Friday, October 31, 2014

Stint works hard for balanced feed

Getting 'balanced' diet hard for Red-necked Stint (Calidris ruficollis) holding injured leg close to body ... 


... good thing wings still work.


Nearby, Black-fronted Dotterel (Elseyornis melanops) takes one-leg rest.


And Sharp-tailed Sandpiper (Calidris acuminata) tucks in. 


Elsewhere, Silver Gull (Chroicocephalus novaehollandiae), unlike Stint, enjoys stretch of beach.

Monday, October 27, 2014

Metallic Starlings sterling condo builders

Construction by a labour force of about 200 Metallic Starling (Aplornis metallica) continues apace in their chosen two rain trees at the  western  end of Ingham's main shopping thoroughfare.

A spokesbird for the condo co-operative said work was on schedule and all performance targets were being met. 


'The team is doing starling, sorry, sterling work, as usual.' 

Thursday, October 23, 2014

Mungalla mob masses amid mud

Massed Egrets and Spoonbills crowd Mungalla Station wetlands for final feeding flurries before the shallows become fast-drying mud, probably  within a fortnight as the dry season intensifies.



Some migratory visitors are more than happy to see more mud. Pacific Golden Plover (Pluvialis fulva) numbers lower than in past seasons but starting to rise.



Also showing up to spend time on the mud, Red-capped Plover. Nonbreeding plumage gives only hints of the birds' breeding colours. 


From an earlier, rather colourless day, pair of White-browed Crake (Amaurornis cinerea) poke about among blue waterlilies.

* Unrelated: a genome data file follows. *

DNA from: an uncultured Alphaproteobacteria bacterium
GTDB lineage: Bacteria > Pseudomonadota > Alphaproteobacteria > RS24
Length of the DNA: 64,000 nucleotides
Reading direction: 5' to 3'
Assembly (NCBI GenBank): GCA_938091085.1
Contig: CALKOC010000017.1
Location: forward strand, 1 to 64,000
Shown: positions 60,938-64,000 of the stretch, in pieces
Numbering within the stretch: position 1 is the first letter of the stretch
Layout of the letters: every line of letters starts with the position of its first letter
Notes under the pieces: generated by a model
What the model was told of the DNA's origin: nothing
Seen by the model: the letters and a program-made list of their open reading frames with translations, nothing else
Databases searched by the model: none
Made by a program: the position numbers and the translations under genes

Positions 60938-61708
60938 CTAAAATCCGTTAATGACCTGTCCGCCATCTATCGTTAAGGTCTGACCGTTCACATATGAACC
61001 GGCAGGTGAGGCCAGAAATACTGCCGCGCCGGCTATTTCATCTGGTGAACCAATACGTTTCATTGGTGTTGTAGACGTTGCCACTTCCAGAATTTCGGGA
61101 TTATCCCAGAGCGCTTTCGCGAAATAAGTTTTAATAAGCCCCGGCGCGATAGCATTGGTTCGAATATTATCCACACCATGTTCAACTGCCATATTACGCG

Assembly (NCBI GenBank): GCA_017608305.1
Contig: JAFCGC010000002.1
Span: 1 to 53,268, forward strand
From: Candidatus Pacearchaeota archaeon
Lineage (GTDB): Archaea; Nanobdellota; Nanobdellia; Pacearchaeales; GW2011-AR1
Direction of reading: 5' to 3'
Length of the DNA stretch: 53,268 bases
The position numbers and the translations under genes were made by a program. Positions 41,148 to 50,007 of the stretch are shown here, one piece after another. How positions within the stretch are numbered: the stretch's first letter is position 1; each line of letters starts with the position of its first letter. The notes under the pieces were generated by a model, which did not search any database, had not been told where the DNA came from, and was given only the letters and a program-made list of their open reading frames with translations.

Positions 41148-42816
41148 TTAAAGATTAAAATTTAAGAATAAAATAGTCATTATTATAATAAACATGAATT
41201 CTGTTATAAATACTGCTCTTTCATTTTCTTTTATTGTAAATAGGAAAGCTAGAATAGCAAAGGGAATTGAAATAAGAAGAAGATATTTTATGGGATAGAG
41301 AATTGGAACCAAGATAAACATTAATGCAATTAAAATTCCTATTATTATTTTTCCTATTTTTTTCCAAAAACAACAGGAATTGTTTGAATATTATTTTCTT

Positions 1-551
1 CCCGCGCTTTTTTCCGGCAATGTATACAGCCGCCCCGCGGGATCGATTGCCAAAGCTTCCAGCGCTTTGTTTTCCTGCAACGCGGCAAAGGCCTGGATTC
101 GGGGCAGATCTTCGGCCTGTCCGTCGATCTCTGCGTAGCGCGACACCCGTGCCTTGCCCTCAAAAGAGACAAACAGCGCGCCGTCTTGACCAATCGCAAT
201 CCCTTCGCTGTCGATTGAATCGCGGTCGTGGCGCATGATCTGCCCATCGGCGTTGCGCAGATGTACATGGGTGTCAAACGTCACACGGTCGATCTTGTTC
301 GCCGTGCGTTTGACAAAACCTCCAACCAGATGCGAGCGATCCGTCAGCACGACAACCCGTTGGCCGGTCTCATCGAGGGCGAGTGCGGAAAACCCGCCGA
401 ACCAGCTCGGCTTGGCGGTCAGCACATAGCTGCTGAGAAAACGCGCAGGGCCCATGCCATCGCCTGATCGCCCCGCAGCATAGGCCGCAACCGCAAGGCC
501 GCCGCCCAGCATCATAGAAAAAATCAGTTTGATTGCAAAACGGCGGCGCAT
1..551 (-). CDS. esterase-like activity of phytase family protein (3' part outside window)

Monday, October 20, 2014

Shining moments with Flycatcher

Shining moments with Shining Flycatcher (Myiagra alecto) at two nest sides along tidal boundary at Mungalla Station this week.

Female doing most of building at one site...


...and feeding at the other.

Where's the male? He'll be along sometime, I hope.

Wednesday, October 15, 2014

Night drive proves owling success

Night drive west of Ingham proved an owling success with Eastern Grass-Owl (Tyto longimembris) and Eastern Barn Owl (Tyto javanica) found along 100-metre stretch of country road beside a cane field.

Dark female Grass Owl stood without concern as I gradually moved very close and didn't move away even when all light was taken off her.

Different story with Barn Owl. Fled its post after just a few quick shots from the cab of the Troopy.

And this male Grass Owl didn't hang around long when flushed in Tyto Wetlands the other morning. Recent sightings suggest last year's breeding pair in Tyto are not together right now. But their swamp ricegrass habitat is still too flooded for creation of grass tunnels and breeding sites.